b) Comb through the Locus recommended reading list for the year and nominate people Beale suspected the people he hates would want to vote for, i.e., more human shields, just a slightly different strategy;

c) The usual cronyism of pals and/or work and people he published through his personal micro-press.

Plus there was homoerotic writer Chuck Tingle, whom Beale slated for the lulz.

(The Sad Puppies, the originators of the nonsense Beale sucked himself onto like a tick, were largely a non-factor this year, which is probably better for them in the long run. They’re now all in for the brand-new Dragon Awards, administered by DragonCon, and you know what? Good for them. I wish the Dragon Awards every possible success, and independent of that, if the Sad Puppies want to focus on them instead of the Hugos, I wish them absolute joy in the work.)

So, how did this particular strategy work for Beale? Well, of course, poorly. The stuff that was obvious cronyism mostly ended up below “No Award” in just about every category, again, for the third year running. In the cases of the human shields and the already popular nominees, Hugo voters simply ignored the fact Beale slated them. In the case of the latter, no one sensible believes that folks like Neil Gaiman, Andy Weir or Neal Stephenson would willingly associate themselves with a minor racist shit-stirrer, and in the case of the former, Beale’s obvious assumption that the people he classifies as SJWs would explode with cognitive dissonance when he put people/work on his slate that they’d otherwise want to vote for (“I want to vote for it! But I can’t now because it’s on a slate! Nooooooooo!”) is predicated on the idea that these folks are the strawmen he’s created in what passes for his mind. They’re not; they knew what was up, and they largely decided to ignore his master strategy.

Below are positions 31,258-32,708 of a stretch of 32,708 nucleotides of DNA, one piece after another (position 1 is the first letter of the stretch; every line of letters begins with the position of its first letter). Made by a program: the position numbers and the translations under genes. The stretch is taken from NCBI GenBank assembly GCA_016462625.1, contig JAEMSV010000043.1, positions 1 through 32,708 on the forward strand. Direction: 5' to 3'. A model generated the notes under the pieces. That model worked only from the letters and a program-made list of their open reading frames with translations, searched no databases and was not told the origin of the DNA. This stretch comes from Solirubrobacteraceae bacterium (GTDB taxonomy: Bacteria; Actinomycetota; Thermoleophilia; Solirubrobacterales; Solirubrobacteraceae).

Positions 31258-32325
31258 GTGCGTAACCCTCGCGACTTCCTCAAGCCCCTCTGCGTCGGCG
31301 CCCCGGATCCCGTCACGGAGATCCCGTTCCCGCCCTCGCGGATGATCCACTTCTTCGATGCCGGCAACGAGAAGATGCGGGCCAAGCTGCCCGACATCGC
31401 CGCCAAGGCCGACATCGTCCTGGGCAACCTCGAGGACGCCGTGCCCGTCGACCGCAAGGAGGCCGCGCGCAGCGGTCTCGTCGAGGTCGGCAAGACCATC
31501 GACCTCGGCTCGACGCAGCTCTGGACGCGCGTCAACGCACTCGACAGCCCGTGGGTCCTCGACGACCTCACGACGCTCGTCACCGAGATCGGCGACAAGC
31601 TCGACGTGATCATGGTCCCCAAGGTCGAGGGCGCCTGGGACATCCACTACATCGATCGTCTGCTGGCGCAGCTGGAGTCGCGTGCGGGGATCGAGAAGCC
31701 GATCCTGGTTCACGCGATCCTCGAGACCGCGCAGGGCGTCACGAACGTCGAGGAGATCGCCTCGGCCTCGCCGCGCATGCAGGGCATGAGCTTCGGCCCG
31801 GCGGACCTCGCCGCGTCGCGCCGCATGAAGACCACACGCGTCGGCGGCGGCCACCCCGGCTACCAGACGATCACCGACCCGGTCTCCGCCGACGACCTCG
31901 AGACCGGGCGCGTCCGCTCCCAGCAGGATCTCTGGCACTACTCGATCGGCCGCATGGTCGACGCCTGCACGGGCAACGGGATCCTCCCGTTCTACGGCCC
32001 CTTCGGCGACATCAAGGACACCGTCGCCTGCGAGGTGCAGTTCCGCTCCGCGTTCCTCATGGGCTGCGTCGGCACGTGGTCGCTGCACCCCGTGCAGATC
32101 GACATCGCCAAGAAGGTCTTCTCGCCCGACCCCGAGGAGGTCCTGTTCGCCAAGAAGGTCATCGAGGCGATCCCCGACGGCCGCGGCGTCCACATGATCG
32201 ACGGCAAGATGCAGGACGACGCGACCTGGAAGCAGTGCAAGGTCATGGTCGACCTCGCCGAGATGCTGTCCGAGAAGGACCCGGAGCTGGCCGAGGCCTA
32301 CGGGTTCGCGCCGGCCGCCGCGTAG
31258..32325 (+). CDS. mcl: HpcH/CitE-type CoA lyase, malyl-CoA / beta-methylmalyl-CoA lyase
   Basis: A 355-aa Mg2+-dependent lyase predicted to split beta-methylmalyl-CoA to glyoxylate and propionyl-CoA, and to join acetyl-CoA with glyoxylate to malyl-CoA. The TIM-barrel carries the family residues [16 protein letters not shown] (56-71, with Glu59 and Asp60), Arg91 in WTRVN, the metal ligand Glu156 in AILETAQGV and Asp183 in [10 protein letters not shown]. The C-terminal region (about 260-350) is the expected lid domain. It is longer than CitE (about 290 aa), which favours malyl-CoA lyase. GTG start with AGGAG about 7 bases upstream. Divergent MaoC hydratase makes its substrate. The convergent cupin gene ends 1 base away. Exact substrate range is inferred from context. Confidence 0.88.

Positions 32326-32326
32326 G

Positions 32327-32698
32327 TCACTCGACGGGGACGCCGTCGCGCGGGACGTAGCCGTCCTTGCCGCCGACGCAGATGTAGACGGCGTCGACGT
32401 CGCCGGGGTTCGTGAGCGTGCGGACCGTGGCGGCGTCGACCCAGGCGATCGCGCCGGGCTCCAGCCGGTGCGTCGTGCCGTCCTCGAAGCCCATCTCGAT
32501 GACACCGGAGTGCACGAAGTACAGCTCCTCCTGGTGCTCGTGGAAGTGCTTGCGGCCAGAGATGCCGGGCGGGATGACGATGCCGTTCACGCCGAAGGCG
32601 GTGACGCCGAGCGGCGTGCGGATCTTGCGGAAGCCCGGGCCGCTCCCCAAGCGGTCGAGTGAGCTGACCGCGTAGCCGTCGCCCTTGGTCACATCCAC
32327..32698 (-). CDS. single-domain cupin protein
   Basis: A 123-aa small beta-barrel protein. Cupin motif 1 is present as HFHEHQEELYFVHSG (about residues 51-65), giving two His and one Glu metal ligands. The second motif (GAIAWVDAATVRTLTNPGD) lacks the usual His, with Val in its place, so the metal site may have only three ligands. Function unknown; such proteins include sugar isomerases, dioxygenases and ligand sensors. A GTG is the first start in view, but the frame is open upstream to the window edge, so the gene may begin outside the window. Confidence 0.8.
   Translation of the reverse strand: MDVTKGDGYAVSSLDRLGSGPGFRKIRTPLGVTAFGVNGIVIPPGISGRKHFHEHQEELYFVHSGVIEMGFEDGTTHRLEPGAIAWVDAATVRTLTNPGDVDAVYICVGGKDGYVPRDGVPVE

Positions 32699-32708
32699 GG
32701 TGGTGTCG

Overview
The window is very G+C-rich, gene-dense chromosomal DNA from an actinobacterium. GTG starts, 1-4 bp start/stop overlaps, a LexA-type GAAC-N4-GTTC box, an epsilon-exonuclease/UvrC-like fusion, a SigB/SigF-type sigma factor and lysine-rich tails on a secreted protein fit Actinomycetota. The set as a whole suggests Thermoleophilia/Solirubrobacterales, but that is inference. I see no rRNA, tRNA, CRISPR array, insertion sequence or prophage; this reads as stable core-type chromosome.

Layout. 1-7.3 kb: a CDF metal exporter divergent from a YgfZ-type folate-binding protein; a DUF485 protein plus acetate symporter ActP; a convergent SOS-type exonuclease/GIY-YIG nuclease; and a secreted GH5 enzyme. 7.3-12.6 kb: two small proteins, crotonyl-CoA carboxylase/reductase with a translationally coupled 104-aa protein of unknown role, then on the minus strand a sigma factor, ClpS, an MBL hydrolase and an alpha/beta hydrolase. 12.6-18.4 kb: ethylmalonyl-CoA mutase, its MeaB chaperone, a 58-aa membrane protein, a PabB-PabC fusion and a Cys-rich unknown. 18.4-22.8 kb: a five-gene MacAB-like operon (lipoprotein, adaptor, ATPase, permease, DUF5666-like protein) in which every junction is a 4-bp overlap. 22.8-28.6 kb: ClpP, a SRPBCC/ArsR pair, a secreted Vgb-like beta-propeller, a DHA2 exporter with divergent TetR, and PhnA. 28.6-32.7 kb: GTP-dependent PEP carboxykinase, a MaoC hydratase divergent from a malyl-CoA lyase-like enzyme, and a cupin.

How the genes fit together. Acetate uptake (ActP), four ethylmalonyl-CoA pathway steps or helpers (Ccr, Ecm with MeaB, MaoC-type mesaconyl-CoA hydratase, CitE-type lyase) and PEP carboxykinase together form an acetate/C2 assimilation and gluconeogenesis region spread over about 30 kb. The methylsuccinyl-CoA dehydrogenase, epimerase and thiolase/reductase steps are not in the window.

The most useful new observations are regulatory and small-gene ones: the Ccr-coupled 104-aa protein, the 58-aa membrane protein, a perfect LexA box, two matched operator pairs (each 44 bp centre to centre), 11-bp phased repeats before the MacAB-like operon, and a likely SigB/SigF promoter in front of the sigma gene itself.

And then there was Chuck Tingle, who, when he found out what was going on, trolled Beale so long and so hard and with such obvious glee that it became an enduring thing of joy. Rather than being appalled that Tingle had been nominated, the Worldcon community largely embraced him (or whoever Tingle is; no one is really sure). Here was someone who was nominated by a bigot to antagonize other people, who instead allied himself with those folks and was appreciated by them in return.